Wilmington Evening Journal - June 20, 1980

Padres put their Fingers on reason for Phils’ loss


By Hal Bodley, Sports Editor


SAN DIEGO – Bake McBride had already delivered a game-tying three-run homer and now all he was asked to do was bunt.


Just one little bunt. That's all Phillies Manager Dallas Green was asking for in the seventh inning of yesterday's sleepy matinee at San Diego Stadium.


But McBride couldn't deliver. He struck out, opening the gates for the Padres and Rollie Fingers to choke off the Phillies and stalk to a 4-3 victory.


The jarring setback, the script for which was written when starting rookie pitcher Bob Walk never did settle down in less than three innings of work, ended the Phils' six-game winning streak.


The Phillies, however, jetted upstate to San Francisco convinced this is one they should not have let the opposition take.


Dave Winfield's two-run single in the first inning put the Padres on top and they added another run in the third on Winfield's sacrifice fly off reliever Lerrin LaGrow. LaGrow was summoned after Walk let the Padres put runners on first and third with one out.


In the fifth. McBride crushed his fourth homer, a shot to right field off reliever Dennis Kinney.


"I have said all season I like the way this team keeps coming back," said Green. "I was certain when Bake hit that one out we were going to take 'em."


Even after the Padres went ahead 4-3 in the sixth, the manager's thoughts were on-target when Kinney walked Ramon Aviles and Pete Rose was safe on shortstop Ozzie Smith's error to start the seventh.


Up came McBride.


"All I wanted was a bunt," said Green. "We had Schmitty and the Bull coming up and a well-executed bunt would have put runners on second and third. I like that"


McBride looked at a called first strike, fouled off a second pitch attempting to bunt and struck out with a full swing.


As McBride slowly returned to the dugout, San Diego Manager Jerry Coleman waved in bullpen ace Fingers.


Fingers immediately threw a wild pitch to Mike Schmidt and when the count went 3-1, it was decided to intentionally pass the home-run leader and pitch to Luzinski.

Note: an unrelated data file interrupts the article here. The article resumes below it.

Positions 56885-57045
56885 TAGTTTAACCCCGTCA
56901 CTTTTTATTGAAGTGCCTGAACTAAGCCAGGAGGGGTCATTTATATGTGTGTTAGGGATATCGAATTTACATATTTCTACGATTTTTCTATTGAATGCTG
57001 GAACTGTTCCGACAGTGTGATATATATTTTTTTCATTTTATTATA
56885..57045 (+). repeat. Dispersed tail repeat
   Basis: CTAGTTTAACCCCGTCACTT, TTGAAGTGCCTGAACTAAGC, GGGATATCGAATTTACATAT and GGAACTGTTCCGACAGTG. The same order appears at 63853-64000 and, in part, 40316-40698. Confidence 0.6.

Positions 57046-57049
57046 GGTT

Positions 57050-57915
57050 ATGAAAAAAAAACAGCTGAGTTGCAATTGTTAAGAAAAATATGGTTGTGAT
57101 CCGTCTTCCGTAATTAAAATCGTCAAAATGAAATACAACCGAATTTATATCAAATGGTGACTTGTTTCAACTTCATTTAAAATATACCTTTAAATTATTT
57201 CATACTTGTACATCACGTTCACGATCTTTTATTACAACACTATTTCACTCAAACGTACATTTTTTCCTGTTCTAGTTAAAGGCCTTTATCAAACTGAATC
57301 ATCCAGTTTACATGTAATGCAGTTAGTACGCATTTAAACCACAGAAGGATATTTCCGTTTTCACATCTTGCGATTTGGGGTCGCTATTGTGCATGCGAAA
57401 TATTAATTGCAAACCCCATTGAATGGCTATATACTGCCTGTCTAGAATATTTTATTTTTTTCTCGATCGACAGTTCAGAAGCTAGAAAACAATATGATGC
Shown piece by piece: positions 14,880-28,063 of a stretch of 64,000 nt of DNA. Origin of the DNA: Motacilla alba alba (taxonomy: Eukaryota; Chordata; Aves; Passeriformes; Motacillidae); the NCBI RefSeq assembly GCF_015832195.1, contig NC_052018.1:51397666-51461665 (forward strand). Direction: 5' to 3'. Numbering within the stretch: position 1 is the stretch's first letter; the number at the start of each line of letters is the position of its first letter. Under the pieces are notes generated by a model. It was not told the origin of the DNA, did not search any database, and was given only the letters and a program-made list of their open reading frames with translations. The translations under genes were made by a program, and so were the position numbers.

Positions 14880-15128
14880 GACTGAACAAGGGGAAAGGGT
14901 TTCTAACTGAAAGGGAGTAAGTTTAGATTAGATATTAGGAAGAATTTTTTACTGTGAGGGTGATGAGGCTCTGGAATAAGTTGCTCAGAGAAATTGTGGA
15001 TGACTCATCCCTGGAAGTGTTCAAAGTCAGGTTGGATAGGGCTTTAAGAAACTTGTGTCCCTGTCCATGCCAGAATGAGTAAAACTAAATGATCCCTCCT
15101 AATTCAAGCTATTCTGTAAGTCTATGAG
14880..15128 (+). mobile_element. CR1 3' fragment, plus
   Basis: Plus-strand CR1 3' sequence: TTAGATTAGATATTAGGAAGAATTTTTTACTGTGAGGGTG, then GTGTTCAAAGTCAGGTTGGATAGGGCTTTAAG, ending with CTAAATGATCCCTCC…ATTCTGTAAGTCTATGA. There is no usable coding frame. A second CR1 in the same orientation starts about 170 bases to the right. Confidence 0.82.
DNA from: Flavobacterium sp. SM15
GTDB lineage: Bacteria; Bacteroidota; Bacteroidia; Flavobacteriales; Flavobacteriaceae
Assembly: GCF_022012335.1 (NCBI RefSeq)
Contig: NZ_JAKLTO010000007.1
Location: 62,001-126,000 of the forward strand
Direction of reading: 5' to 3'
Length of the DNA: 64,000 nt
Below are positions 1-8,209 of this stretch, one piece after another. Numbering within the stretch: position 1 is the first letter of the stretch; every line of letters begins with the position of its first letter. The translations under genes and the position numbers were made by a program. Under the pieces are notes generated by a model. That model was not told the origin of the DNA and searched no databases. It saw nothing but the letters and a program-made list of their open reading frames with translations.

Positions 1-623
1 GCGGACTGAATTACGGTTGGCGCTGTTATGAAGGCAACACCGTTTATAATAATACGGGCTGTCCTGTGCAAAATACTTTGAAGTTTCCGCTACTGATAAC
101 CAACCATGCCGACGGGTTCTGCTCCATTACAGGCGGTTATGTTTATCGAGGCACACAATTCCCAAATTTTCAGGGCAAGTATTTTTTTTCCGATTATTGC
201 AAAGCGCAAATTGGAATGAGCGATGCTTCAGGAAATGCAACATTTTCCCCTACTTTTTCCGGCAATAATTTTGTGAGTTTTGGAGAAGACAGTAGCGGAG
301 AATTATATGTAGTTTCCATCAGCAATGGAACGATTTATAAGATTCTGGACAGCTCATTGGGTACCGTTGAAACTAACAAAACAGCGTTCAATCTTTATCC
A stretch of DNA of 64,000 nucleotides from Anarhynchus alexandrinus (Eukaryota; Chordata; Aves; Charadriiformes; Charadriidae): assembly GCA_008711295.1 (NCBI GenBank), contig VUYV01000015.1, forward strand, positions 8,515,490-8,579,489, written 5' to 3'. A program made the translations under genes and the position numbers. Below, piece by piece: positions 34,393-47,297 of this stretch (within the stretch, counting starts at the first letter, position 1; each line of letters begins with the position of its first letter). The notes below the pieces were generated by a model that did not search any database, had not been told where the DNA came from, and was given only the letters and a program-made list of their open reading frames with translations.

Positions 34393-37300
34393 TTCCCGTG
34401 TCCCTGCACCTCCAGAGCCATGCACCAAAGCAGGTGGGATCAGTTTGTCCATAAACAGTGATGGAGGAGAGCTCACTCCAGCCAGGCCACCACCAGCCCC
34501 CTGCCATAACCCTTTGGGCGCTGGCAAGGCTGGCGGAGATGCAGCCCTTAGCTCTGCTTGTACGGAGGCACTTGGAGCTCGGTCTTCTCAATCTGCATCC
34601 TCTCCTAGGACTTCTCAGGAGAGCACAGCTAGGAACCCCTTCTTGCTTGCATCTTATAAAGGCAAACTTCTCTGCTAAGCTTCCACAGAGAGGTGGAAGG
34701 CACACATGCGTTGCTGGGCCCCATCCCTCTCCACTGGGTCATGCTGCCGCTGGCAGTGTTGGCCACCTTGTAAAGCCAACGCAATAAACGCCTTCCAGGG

The Bull fanned and Bob Boone lofted a weak fly to left.


"We had 'em by the jugular and let 'em get away." said Green. "If Bake executes the bunt, it's a tie ball game because of the wild pitch. When you can't do little things like that, you get burned sometimes. Today was one of those days. Fingers has an outstanding slider. He has gotten a lot of batters out with it over the years."


"I don't know what a fastball looks like," said Luzinski, who also fanned when Fingers punched out the side in the ninth. "1 knew he wasn’t going to let me beat him. He moved the ball in and out on me, mostly breaking stuff. He kept that slider away; I had to go for it. The only fastball he threw me was up around my eyes. I have seen him pitch better, but today he did a fine job. He didn't want me to beat him and came after me. You have to give him some credit."


Luzinski said he is slightly out of the good groove he was in a week ago.


"It started in Los Angeles," he said. "The pitchers are nibbling at the corners and it's difficult to stay in a good groove. You try to be too aggressive and get in trouble. You can't do that."


Green, whose bullpen has been doing an outstanding job, was disappointed Walk did not do a better job.


"When he was warming up Herm Starrette (pitching roach) was concerned," said Green. "He felt like Walk didn't know what he was doing. Then, when he got in the game he was nervous. I know a lot of his family and friends were in the ballpark, but he has to get over that. I didn't like the way he was throwing from the beginning."


"I don't know what was the matter with him," said Rose "Every time a ball was thrown to him, he rubbed it up. He's been here a month now; he's got to be getting used to this."


After the rookie right-hander was replaced, the bullpen did another outstanding job.


Only Kevin Saucier, who was tagged with his first loss after three victories, was scored upon.


That came in the sixth when Tim Flannery's flare dropped over Larry Bowa's shoulder in front of center fielder Garry Maddox, allowing Willis Montanez to score all the wsy from first.


"Maddox could not catch the ball," said Green. "The only person who had a chance was Bowa and he had to go deep. He just couldn't catch up to the ball. A lot of games have been won with flares like that one."


EXTRA POINTS – Bowa extended his hitting streak to seven games with a single in the eighth... Had the Phils been able to tie in the ninth, Green would have faced a tough decision regarding his pitcher. Tug McGraw was the fifth pitcher Green used and after him Dickie Noles probably would have been called upon, but the manager would not speculate on that... The Phils left immediately after the game for San Francisco where they open a three-game set with the Giants tonight. The Phillies will send Dan Larson against Allen Ripley.